The sensitivity and specificity of this biosensor could be further used in understanding the physiological changes in HIV-1 infected cells and the mechanism of drug action.

“Importantly, we also discovered that Mycobacterium tuberculosis, another major human pathogen, specifically disturbs glutathione balance to increase the replication of HIV. Since TB is the major cause of HIV related deaths, our findings have major mechanistic and therapeutic potential for both TB and AIDS (among the main causes of human death)”, said Dr. Singh.

The paper appeared in The Journal of Bilogical Chemistry on 18th November. DOI: 10.1074/jbc.M114.588913

Taking help from ageing cells to suppress tumours

December 8, 2014

As cells grow older, their DNA gets damaged. Depending on the extent of damage, the cell can repair the DNA and continue its life, or self destruct and die. A molecule called ATM kinase is involved in this decision making process.

Deepak Saini’s lab at IISc has delineated the role of ATM kinase in this important process. The extent of DNA damage either triggers activation of cancer causing genes, or deactivation of tumour suppressor genes. Both these processes can initiate uncontrollable multiplication of cells, leading to cancer. The other possible outcome of DNA damage, especially if very severe, is cell death. The decision of the cell’s fate lies in the hands of the genetic errors accumulated. If the errors cannot be repaired, or can be detrimental if left unrepaired, the cells enter cellular senescence, which is basically ageing. Cell function deteriorates and ageing of the organism is the inevitable result.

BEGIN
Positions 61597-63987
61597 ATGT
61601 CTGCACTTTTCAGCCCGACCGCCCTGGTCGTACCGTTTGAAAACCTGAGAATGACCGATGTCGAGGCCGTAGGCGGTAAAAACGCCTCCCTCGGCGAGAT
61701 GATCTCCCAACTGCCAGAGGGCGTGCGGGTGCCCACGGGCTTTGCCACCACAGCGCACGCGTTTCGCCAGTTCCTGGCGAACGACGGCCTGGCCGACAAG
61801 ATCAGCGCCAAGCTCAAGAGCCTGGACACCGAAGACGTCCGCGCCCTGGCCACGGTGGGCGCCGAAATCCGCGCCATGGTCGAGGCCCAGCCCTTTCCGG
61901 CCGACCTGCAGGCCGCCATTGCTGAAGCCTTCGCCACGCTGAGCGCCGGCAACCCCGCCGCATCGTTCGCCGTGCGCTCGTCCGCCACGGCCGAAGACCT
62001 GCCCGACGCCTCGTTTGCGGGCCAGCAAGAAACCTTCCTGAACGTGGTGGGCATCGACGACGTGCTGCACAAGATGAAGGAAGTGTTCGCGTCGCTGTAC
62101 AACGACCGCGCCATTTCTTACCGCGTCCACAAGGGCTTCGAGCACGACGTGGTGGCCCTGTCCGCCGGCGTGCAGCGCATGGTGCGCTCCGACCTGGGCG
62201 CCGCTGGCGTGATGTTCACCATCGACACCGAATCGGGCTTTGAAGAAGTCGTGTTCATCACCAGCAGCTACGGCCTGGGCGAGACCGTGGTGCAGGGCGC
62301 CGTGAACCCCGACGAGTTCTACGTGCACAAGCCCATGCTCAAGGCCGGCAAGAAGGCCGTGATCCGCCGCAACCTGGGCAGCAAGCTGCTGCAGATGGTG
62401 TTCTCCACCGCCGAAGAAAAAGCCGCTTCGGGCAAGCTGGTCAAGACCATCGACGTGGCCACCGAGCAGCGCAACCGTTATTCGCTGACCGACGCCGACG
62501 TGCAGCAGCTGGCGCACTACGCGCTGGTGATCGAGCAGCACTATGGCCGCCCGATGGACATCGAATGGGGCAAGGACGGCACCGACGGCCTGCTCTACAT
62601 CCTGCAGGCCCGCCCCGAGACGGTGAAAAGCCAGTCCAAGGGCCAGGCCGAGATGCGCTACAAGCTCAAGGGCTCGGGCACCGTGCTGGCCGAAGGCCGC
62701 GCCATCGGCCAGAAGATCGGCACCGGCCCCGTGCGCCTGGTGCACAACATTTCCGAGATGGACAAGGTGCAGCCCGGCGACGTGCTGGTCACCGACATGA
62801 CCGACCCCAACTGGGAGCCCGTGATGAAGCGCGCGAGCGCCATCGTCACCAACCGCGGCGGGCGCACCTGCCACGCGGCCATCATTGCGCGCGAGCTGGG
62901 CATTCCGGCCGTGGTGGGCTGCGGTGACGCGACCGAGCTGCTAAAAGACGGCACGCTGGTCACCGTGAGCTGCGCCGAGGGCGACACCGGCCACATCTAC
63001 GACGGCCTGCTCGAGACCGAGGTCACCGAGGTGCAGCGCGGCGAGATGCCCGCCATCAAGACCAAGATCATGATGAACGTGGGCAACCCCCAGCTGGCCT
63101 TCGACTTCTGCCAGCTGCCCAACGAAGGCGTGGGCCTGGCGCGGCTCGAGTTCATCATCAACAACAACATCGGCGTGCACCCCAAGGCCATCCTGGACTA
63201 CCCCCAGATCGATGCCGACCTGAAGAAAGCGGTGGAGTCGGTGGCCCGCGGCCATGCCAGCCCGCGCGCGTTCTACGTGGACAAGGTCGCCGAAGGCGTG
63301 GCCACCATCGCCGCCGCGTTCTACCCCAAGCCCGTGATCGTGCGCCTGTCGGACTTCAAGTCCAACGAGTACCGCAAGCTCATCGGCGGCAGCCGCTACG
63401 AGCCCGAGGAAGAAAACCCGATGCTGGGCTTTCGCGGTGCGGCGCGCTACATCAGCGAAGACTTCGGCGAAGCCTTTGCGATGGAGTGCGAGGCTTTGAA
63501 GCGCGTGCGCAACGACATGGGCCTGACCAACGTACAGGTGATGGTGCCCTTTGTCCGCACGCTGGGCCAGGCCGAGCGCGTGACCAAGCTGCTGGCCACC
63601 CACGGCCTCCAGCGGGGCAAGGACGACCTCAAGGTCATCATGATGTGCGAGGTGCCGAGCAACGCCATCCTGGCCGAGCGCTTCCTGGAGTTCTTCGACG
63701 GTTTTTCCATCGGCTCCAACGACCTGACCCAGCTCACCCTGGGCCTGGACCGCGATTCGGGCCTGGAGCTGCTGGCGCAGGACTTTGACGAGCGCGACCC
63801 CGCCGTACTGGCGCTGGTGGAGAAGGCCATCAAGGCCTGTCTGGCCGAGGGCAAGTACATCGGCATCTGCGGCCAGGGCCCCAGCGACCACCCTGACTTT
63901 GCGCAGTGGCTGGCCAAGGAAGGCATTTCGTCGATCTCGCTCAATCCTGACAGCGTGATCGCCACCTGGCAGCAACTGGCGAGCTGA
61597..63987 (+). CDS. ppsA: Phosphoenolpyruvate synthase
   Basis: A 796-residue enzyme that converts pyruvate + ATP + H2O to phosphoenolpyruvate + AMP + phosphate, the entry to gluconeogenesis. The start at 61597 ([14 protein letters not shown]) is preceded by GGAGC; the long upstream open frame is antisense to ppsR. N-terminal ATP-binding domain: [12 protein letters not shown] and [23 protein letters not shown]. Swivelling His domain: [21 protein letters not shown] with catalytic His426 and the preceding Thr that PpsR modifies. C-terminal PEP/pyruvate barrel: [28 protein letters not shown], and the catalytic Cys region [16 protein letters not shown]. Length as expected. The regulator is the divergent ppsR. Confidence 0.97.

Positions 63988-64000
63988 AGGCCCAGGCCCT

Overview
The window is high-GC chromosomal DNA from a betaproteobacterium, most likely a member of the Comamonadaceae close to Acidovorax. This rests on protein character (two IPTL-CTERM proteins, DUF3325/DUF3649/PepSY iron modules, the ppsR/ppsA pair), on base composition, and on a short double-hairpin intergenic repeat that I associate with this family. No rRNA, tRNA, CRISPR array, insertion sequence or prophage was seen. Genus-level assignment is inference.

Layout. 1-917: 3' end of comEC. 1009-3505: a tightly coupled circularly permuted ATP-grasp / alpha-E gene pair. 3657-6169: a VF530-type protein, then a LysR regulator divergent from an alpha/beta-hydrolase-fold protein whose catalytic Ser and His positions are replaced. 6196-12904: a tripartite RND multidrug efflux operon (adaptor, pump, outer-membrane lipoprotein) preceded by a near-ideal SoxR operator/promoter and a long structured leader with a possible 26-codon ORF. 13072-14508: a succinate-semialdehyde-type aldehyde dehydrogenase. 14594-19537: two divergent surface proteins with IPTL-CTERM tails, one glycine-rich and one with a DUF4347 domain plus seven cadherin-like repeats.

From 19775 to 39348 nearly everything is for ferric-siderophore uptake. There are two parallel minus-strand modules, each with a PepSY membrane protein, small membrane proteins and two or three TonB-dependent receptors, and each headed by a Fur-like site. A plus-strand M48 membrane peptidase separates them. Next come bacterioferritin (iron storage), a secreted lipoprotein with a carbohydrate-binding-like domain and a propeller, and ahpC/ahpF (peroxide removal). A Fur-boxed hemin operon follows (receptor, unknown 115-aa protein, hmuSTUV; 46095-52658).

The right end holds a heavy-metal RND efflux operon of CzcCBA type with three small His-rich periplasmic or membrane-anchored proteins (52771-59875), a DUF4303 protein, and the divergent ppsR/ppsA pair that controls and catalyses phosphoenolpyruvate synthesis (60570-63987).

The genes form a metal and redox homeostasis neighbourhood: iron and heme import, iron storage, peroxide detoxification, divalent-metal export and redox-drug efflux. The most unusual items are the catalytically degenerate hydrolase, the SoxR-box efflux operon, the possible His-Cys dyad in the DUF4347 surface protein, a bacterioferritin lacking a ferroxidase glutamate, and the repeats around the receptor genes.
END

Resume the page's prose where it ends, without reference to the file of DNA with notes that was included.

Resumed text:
The senescent condition of the cells depend on their respective abilities to maintain a persistent DNA damage state without inducing death or repair. There are a number of molecules like ATM kinase and ROS (reactive oxygen species) that play a critical role in regulating cell fate after the genomic damage.

Cellular senescence can be divided into two distinct phases – initiation or early senescence and the maintenance of senescence. The present research delineates the roles of ATM kinase in the initiation of senescence and importance of ROS in maintaining senescence. ATM kinase is one of the key proteins which decides the fate of a cell; it also acts as a quantitative sensor for DNA damage. When DNA damage is not so severe, the cell repairs its DNA and continues growth; in severe damaged states, the cell dies.